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Lemon-Garlic Roast Salmon on New Potatoes

Rooftops near Sorbonne, Paris, FranceI should have included this recipe in webliminalblog long ago. Went looking for the recipe tonight. Made it and it was, always, delicious. Used any sort of white potatoes, not just new potatoes. I’ve modified the recipe to reflect what we did tonight.

Lemon-Garlic Roast Salmon on New Potatoes
Copyright 2007 Lynne Rossetto Kasper. All Rights Reserved.

Serves 4 generously and multiplies easily

For this Greek-inspired roast dish, all you’ll need on hand is some boiled potatoes. Before putting the salmon in the oven, look at the tips after
the recipe to help with timing.


1/2 cup good tasting extra-virgin olive oil
5 large cloves garlic
Juice of 1 large lemon
Salt and fresh ground black pepper taste

The Fish:

1 1-lb wild caught Alaskan king salmon filet
4-5  medium sized, unpeeled potatoes, microwaved to barely tender and cooled
2 generous teaspoons pickled capers, rinsed

1. About a half hour before cooking, heat oven to 400 degrees. In a food processor, puree together the olive oil, garlic, lemon juice, and salt and
pepper to taste. Pour over the salmon steaks and refrigerate 20 to 30 minutes.

2. Have a shallow baking dish that can hold the salmon with some room to spare. Sprinkle in a little olive oil to coat the bottom. Peel and
thin slice the potatoes, then overlap slices to cover the bottom of the dish.

3. Moisten the potatoes with a little of the marinade and sprinkle with half the capers. Top with the filet and the rest of the marinade and capers.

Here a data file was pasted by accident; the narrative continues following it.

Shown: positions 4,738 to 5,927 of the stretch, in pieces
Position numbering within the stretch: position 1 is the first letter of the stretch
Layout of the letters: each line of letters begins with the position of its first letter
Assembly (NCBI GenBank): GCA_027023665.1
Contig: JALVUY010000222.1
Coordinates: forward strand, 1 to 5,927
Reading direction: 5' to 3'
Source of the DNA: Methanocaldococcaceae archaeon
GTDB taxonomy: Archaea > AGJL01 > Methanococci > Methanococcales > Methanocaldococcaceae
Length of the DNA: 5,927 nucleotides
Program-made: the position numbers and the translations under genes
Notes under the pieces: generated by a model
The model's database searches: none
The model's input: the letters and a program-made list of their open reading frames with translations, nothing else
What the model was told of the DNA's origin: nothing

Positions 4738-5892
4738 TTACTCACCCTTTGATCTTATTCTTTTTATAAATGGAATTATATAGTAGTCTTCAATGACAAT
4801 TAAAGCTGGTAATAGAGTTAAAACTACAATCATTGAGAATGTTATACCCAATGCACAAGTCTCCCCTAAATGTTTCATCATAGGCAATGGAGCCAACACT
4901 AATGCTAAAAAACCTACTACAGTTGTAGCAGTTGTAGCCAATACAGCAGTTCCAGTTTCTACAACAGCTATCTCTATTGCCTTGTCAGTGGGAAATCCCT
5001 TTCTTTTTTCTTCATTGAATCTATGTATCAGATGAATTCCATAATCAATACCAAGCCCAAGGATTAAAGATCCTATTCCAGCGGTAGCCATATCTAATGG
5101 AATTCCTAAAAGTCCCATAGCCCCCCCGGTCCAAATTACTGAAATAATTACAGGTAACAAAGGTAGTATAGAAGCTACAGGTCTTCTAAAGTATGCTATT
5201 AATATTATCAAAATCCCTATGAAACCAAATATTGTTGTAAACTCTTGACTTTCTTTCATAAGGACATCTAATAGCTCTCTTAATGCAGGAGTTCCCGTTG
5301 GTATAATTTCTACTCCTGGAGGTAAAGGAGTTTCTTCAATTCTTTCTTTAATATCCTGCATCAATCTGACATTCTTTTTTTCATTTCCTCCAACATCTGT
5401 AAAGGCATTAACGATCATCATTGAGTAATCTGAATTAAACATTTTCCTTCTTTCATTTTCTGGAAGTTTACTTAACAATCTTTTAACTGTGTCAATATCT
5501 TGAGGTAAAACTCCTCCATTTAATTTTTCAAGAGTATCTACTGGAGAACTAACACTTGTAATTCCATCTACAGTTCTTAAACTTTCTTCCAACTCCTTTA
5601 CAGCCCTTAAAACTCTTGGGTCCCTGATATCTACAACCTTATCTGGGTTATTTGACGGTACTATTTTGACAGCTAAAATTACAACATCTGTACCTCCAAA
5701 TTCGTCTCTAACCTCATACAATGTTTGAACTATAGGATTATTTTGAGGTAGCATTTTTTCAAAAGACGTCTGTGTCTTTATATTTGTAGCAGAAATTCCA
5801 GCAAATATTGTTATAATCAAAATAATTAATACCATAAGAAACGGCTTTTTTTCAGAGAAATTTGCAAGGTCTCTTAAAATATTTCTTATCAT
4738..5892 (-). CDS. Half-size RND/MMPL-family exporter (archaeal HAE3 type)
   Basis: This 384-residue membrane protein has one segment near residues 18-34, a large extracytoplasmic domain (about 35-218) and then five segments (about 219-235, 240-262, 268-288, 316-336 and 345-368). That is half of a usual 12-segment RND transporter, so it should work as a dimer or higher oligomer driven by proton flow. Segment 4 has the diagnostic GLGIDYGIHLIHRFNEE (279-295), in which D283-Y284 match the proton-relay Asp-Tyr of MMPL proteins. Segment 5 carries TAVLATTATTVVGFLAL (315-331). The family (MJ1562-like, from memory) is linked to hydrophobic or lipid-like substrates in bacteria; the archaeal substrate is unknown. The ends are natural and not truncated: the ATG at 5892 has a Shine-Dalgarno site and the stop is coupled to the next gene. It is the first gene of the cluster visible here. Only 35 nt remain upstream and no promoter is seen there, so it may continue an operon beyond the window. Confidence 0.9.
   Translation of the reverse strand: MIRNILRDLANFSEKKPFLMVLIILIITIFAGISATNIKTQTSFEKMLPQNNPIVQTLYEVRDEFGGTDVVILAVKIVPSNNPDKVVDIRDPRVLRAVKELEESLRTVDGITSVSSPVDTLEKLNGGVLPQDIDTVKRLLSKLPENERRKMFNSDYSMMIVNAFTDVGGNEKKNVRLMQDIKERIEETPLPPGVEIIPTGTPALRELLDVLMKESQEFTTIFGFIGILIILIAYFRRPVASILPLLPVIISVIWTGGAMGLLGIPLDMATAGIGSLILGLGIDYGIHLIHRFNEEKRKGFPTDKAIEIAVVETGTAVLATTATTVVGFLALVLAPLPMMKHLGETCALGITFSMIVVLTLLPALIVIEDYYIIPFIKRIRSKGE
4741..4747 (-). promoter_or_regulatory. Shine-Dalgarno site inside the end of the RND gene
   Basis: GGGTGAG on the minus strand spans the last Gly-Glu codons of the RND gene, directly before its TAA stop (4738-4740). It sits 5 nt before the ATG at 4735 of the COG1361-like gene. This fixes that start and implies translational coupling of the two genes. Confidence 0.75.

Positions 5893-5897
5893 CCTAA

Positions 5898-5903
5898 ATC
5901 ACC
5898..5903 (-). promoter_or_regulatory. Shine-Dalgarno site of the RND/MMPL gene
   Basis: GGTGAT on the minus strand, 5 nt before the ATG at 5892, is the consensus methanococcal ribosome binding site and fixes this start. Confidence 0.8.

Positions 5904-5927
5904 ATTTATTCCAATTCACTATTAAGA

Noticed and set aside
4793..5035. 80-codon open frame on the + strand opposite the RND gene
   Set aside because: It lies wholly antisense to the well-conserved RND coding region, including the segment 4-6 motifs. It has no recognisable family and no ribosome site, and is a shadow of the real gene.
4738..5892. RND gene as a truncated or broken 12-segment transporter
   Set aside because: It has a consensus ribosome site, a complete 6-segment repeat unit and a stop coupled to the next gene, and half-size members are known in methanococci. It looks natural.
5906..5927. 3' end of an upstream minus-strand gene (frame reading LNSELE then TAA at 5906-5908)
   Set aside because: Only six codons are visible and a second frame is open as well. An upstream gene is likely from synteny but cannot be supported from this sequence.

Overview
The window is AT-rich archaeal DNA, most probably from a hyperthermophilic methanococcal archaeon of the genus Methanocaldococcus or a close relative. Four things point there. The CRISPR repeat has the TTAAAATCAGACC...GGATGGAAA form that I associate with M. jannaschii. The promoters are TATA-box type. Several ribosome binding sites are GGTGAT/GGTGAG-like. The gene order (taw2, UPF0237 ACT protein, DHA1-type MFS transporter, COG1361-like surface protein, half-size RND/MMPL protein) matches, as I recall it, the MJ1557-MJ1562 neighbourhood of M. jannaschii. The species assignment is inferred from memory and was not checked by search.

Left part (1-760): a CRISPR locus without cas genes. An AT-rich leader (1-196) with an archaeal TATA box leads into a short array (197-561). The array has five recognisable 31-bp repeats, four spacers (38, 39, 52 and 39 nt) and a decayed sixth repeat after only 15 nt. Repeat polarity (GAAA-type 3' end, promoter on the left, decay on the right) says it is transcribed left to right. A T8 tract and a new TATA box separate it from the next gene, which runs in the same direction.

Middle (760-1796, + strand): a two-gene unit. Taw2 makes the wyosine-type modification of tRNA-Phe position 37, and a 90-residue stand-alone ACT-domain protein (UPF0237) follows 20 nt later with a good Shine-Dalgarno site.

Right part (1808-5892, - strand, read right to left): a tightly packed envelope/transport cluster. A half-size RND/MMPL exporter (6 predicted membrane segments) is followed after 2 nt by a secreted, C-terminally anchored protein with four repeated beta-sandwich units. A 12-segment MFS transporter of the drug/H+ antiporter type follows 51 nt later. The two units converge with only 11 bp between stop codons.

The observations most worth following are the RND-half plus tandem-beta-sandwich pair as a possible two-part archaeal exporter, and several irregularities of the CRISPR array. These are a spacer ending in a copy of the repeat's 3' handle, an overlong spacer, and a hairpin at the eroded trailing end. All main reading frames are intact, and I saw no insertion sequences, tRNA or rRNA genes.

Bake the salmon 10 to 15 minutes, or until the center  is no longer raw looking (make a small cut to see). If the fish was cold when it went
into the oven, it could take 4 to 6 minutes longer to cook.


Chutney Roast Fish: Make the marinade, but reduce the oil to 1/4 cup and add 1/4 to 1/3 cup fruit chutney after everything is pureed. Mixture should
be chunky. Finish the recipe as directed, but do not use the capers.

Coconut-Chile Fish Pan Roast: Instead of olive oil, lemon and garlic, marinate and roast the fish in a blend of 1/2 cup coconut milk, 1/2 teaspoon
fish sauce, a generous tablespoon each minced ginger and garlic, and fresh hot chile to taste. Top the finished dish with fresh lime juice and
chopped fresh Thai or sweet basil, or fresh coriander.


Fish needs some attention and a little fiddling. Once you have the knack, success will come. It’s all about timing.

Start with the standard rule of 10 minutes cooking time per inch of thickness of the fish. Because of variables like how cold the fish is when it
goes into the oven, how high your oven temperature is, and whether or not your oven is properly calibrated (most are not), I suggest you start
testing the fish after 8 minutes to the inch.

Test by pressing the fish gently; properly done fish is almost firm. When you think you are close, make a small slit in the center of one steak and
check for doneness. There should be no sign of raw fish — you want flesh that is opaque, but it should not flake. Fish that flakes is overcooked. If
you have any doubt, better to slightly undercook and let the fish stand 10 minutes before serving. It will continue cooking and will be perfectly

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